Faith Based review by Mark McPherson - Cinema Paradiso
It was bound to happen at some point. The abundance of Christploitation pictures was sure to receive some sort of satire at some point. How could anyone not try to conceive such a film after the absurdly ridiculous yet popular Christian dramas of God’s Not Dead and Fireproof? The PureFlix flock is long overdue for some satirization. Faith Based starts with this premise and sadly abandons it for recognizing Christianity more as a gold mine than a propaganda factory.
Luke and Tanner are best friends who still haven’t found their calling. They love movies though. Maybe they can make a movie. But what movie will make them a lot of money to clear their debts. The topic comes up of Christian movies and how much money they make. The friends, though inept for their get-rich-quick-schemes, are smart enough to see how much these films can rank in and how easily Christians will rally around them. All they recognize with this subgenre, however, is the cash. The two of them look up movies like God’s Not Dead and Fireproof more for their box office as opposed to what is within the film that makes them garner such a crowd. All they know is that a Christian movie can make bank, no matter the genre it occupies.
In this instance, Luke and Tanner decide on developing a sci-fi picture that takes place on Mars. While such a concept is too silly to be a believable piece of top-tier Christploitation fit for PureFlix, it is interesting enough to warrant a tale about getting inspired to make a movie. After all, there’s something incredibly adorable and inspiring about a pair of friends who want to make something as absurd as a movie on Mars where prayer will save the day. They barely know anything about green screens but that won’t stop them from dressing up in green and jumping into their prayer-based science fiction film.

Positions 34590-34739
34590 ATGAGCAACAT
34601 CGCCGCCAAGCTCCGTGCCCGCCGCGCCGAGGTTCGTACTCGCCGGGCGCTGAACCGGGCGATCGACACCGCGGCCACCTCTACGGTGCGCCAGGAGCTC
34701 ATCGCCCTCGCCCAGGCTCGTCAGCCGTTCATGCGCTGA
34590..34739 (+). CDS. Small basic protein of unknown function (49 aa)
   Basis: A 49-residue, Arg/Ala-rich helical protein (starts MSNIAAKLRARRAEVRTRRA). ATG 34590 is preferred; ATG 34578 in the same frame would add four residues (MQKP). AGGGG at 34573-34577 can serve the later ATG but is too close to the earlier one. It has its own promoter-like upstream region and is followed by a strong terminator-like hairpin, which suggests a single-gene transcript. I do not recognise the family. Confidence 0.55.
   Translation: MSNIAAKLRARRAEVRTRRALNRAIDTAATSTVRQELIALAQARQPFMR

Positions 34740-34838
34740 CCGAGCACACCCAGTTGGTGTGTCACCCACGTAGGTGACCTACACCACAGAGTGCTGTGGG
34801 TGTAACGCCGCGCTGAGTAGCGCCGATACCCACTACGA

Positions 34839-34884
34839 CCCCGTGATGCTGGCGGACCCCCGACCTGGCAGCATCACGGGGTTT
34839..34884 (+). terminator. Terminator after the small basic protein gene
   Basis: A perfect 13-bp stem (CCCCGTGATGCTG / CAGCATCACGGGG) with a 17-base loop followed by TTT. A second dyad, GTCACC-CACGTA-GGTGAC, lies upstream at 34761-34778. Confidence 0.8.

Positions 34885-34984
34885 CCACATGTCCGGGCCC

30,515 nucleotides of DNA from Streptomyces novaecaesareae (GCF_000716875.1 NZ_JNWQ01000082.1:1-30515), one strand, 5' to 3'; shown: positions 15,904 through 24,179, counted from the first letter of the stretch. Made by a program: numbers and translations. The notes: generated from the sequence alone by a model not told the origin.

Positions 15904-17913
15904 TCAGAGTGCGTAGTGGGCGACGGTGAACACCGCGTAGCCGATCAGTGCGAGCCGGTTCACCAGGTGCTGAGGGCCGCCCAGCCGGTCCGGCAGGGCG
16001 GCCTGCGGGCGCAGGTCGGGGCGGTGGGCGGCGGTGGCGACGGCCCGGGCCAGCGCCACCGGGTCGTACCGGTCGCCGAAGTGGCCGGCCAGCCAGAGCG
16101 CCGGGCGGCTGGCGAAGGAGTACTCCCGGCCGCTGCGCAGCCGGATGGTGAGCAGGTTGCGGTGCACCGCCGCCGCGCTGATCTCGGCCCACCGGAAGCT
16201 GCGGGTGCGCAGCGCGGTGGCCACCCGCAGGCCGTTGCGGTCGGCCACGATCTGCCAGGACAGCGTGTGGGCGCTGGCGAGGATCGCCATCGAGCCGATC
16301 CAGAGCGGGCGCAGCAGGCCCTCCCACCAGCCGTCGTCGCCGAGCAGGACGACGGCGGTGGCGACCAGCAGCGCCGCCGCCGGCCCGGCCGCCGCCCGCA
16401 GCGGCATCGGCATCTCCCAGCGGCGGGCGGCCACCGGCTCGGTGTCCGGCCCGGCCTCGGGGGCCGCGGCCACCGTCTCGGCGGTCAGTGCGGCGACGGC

As you may expect, the picture becomes less about learning about the Christploitation model and more about bonding while making a movie. The Christian company who will buy their film is briefly portrayed as being hypocritical but they accept a deal for a cheap picture as though they were Netflix. There’s something rather interesting about how the Christian angle is treated in the film as a means to an end in the same way such a concept is treated as an excuse to make a movie about making movies. It’s a weirdly meta tale that I wish I could love more on that angle.
There’s other funny stuff happening in the film and it’s mostly because there’s a stellar supporting cast at play. Jason Alexander briefly pops in from time to time as an infomercial scam artist that is an absolute delight. He almost plays a continuation of his huckster character on Bob Patterson. David Koechner is also a treat as a Rambo knock-off who constantly shouts in his pun-infused action films and his cereal-touting commercials. And, wow, does the film instantly become more enjoyable when Lance Reddick drops into the picture as a pastor who agrees to help with the film. How can you not love Reddick, especially in a film where he says a line like “I’m the blond bitch now” and make it sound so incredibly chilling.
Faith Based is mildly surprising in how it doesn’t deliver on its parody of Christploitation but does have enough heart and silliness to be mildly charming. The performances have their moments of great joy and there’s an admiration for somewhat simple stories about two friends trying to recapture their youth and save their community. It’s a decent picture that just narrowly manages to ascend past the gimmick.